It was 1989. The Shining Path terrorist conflict had already killed some 18,000 people. The Espinar area of the Department of Cuzco up to that point had not been affected by the terrorism that was devastating much of the rest of the country.

It was a Monday morning and market day in Virgeniyoq. Sunday I had visited the small church in Totorani, a small community at about 13,000 ft above sea level. From there it was about a two hour’s walk to Alcahueta where I had an appointment to visit one of the believers.

Below: The Sendero Luminoso or Shining Path terrorist movement.

Shining Path

About half way to Alcahueta, our national co-worker, Ubaldo Yucra and I stopped to rest beside a little stream. I was recovering from typhoid fever and was tired. At some distance we could see some people coming down the mountainside. We commented between us that this was strange since there was no trail there.

Shortly after that we passed a corral, which was about 100 yards to our right. A man came over the stone wall and ordered us to stop and wait for him.

He was rather short, with a hood over his head so that we could only see his eyes through a square cut in the hood. He was cradling a rifle with another one strapped to his back. On one side of his belt he had a knife, and on the other side he had a homemade bomb (grenade) consisting of a condensed milk can with nails wired around it.

As he came down toward us, another man with a gun in his arms also came over the wall and circled behind us. I commented to Ubaldo: “It looks like we have some terrorists here.” “So it is.” was his reply. I was also thinking: “Lord, it looks like I will be seeing You before I thought I would.”

The first man pointed the gun straight at my stomach and said: “We have come in representation of the ‘party’ and president Gonzalo (Abimael Guzman, leader of the Shining Path), and we are doing away with all of the bad people. Identify yourselves.”

I gave my name and Ubaldo gave his. The terrorist took a small notebook from his pocket declaring, “I think you are on the list.” Upon that declaration, I smiled, thinking: “How could I be on his list?”

I sensed total peace of heart. Seeing my smile, the terrorist became totally unnerved and started to tremble. He ordered me to sit on the ground and started to interrogate us. He questioned: “Where are you from? What are you doing here? Where are you going?” I told him that we were there telling all of the bad people that they should repent, leave their bad ways, and do good.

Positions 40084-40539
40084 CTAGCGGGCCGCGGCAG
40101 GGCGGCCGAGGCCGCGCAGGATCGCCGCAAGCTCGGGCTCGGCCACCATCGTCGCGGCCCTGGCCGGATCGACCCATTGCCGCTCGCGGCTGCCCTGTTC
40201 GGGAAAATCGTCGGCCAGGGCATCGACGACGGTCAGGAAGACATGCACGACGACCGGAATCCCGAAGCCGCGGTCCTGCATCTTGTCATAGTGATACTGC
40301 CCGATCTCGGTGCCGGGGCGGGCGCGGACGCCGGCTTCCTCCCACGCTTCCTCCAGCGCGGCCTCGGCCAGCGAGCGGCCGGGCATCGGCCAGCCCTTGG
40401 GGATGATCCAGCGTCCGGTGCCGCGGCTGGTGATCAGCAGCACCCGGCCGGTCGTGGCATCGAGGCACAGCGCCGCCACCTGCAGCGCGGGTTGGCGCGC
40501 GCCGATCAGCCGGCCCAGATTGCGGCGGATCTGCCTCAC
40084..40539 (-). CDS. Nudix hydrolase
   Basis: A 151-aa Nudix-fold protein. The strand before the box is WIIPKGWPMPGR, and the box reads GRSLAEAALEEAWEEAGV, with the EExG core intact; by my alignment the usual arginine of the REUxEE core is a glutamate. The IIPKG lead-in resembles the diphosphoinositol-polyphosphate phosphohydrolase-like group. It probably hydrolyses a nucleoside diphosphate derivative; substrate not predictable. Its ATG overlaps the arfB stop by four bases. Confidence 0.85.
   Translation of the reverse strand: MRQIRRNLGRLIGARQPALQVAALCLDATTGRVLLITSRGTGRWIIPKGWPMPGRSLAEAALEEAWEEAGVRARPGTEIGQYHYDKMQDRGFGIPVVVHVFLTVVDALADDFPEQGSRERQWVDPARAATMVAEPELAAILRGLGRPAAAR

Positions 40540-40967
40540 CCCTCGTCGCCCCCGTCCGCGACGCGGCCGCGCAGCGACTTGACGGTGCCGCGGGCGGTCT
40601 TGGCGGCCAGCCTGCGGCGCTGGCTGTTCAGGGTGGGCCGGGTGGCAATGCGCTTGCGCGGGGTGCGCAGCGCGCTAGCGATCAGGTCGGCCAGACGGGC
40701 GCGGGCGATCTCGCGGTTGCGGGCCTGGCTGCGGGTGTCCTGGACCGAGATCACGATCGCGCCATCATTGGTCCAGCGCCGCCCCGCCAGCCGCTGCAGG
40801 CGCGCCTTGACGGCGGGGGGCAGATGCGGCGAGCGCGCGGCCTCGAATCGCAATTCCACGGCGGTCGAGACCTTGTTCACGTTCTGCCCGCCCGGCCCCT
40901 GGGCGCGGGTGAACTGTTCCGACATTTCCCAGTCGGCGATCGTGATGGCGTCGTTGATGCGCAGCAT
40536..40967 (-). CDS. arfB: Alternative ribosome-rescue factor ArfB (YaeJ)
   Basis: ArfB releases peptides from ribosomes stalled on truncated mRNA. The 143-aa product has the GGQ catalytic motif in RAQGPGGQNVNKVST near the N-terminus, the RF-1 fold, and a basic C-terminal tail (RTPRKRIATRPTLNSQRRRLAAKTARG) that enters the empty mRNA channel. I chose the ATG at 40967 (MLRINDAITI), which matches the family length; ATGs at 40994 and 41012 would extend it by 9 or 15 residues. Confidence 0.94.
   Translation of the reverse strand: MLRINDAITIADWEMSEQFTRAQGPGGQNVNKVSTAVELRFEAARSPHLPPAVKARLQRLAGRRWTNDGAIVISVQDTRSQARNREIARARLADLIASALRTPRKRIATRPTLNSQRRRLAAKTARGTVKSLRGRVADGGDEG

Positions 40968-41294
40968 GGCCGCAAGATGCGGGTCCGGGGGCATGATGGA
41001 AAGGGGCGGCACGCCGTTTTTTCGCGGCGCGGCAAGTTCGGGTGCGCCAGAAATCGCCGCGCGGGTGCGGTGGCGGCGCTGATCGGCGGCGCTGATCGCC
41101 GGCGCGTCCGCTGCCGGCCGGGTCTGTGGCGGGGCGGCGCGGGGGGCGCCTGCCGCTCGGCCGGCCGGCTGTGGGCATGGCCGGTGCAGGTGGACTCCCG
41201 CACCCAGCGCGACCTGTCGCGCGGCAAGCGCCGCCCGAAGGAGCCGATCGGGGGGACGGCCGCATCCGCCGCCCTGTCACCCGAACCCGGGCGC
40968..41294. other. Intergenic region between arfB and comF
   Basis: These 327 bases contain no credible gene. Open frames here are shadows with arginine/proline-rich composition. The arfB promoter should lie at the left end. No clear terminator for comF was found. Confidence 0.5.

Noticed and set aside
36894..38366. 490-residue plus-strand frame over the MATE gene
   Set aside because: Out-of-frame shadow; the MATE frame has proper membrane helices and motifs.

He asked us: “Aren’t you cattle rustlers?” Again, I affirmed that we had come to tell people to leave their sinful ways and walk in the fear of God. I said that in order to confirm this, I would give him a booklet that would show what we teach the people.

Below: Scenes from the Espinar area. Ubaldo Yucra and his wife Eleanor on the right.


I stuck my hand in my bag, pulled out a tract, then got to my feet and gave it to him. He seemed confused. Finally he said: “Well, I guess you can go, comrades, but don’t tell anyone that you met us here. We don’t like tattlers.”

We shook his hand and were off. When we were out of earshot, I asked Ubaldo: “Were you afraid?” Ubaldo said “no” and asked me: “Were you afraid?” I also replied: “no.” The Lord had given us a perfect peace.

When we arrived at Alcahueta, the man we were scheduled to visit was not there, having gone down to Virgeniyoq to register his newborn baby. When he arrived after about three hours, we asked him how it had gone in town. “Very interesting” was his reply.

He had been in the medical post, talking to the nurse, when someone came in, kicked him in the back of his leg, grabbed the nurse, and hurried everyone to the town square.

The terrorists shut off all of the exits to the square and took over the P.A. system of the municipality. They got the town leaders together (mayor, justice of the peace, and sheriff) and asked the townspeople if they were good men, or if they should be killed.

Most of the people said that they were good, and pleaded with the terrorists not to kill them. Then the terrorists pulled down the pants of these authorities and whipped them, warning them that if any injustices were committed, the next time they would be killed.

A schoolteacher told the terrorists that some preachers of religion were in the area and that the terrorists should deal with them. The terrorist leader answered: “If they live according to what they preach, we have no problem with them, but if they don’t practice what they preach, we will deal with them.”

Then the terrorists demanded a contribution from all of the merchants who were selling in the square, and left town, taking a young man with them to train as a terrorist.

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